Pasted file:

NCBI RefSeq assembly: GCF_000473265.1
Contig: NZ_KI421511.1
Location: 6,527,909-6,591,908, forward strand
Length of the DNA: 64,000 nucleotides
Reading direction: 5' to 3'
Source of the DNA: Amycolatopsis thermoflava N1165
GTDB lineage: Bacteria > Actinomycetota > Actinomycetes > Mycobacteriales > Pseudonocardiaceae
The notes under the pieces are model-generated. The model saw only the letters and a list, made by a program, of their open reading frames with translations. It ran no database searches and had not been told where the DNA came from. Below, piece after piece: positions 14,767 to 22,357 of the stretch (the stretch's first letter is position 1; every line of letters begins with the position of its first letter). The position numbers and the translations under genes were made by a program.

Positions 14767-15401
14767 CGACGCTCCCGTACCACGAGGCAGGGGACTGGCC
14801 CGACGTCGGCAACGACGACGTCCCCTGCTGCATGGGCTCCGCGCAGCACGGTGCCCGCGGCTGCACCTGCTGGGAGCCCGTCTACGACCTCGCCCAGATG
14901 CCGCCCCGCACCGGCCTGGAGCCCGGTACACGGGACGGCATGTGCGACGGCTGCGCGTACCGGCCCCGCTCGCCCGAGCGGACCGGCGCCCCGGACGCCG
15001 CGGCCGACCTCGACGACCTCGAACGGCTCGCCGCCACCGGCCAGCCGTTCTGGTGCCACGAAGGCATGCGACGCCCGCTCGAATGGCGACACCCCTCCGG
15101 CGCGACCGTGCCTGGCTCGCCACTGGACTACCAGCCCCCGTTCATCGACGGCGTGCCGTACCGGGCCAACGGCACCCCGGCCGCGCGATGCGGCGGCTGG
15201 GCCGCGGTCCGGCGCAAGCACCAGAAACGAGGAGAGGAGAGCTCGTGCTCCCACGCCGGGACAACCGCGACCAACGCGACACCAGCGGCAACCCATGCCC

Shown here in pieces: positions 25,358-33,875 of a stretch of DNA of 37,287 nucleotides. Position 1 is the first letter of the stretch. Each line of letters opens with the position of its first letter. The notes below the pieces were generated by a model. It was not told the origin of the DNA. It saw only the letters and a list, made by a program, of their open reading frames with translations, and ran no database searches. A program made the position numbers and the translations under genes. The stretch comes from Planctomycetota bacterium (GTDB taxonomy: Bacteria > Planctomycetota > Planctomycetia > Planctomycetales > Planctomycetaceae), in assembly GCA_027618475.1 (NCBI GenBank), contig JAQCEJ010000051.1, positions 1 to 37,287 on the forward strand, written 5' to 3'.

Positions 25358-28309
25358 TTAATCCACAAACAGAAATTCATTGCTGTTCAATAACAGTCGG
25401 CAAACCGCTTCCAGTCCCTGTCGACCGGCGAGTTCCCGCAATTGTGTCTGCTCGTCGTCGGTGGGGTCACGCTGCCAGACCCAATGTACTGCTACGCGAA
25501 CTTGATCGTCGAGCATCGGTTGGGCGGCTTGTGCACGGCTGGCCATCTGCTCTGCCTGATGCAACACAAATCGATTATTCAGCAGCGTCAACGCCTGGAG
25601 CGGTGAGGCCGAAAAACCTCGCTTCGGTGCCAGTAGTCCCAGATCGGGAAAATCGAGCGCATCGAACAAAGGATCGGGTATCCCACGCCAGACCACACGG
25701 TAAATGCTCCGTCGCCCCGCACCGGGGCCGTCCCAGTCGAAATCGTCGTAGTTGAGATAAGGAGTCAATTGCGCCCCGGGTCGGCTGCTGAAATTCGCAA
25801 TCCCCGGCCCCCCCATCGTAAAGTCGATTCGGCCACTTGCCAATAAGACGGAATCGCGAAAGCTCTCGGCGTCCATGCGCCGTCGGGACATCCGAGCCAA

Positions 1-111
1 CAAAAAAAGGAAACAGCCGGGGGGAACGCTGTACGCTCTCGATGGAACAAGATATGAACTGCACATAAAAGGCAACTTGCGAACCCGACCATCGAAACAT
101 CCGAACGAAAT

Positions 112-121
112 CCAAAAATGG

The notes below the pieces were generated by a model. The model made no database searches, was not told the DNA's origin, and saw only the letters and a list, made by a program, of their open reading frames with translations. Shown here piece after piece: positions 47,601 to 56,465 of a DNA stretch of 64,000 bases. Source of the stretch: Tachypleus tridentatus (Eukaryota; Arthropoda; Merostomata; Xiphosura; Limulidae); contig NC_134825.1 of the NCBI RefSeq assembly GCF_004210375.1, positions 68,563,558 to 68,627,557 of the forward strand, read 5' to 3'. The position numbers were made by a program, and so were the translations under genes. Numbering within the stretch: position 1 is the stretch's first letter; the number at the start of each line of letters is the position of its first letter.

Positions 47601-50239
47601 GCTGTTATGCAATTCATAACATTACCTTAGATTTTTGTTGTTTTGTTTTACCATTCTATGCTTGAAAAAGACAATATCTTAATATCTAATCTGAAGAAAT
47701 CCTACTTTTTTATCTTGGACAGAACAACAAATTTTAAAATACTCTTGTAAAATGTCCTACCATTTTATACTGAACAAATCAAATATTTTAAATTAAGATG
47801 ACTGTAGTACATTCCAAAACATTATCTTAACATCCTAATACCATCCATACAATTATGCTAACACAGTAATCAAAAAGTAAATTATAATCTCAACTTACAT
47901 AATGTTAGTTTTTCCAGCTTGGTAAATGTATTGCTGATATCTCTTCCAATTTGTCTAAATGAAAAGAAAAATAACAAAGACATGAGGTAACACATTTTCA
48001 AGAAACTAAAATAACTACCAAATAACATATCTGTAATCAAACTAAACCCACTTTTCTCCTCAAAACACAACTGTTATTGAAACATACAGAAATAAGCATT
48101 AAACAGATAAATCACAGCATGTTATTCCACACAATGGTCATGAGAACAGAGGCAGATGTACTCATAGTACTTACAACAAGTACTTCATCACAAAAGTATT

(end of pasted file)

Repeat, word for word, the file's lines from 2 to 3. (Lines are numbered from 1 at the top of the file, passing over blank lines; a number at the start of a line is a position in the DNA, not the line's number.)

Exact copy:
Contig: NZ_KI421511.1
Location: 6,527,909-6,591,908, forward strand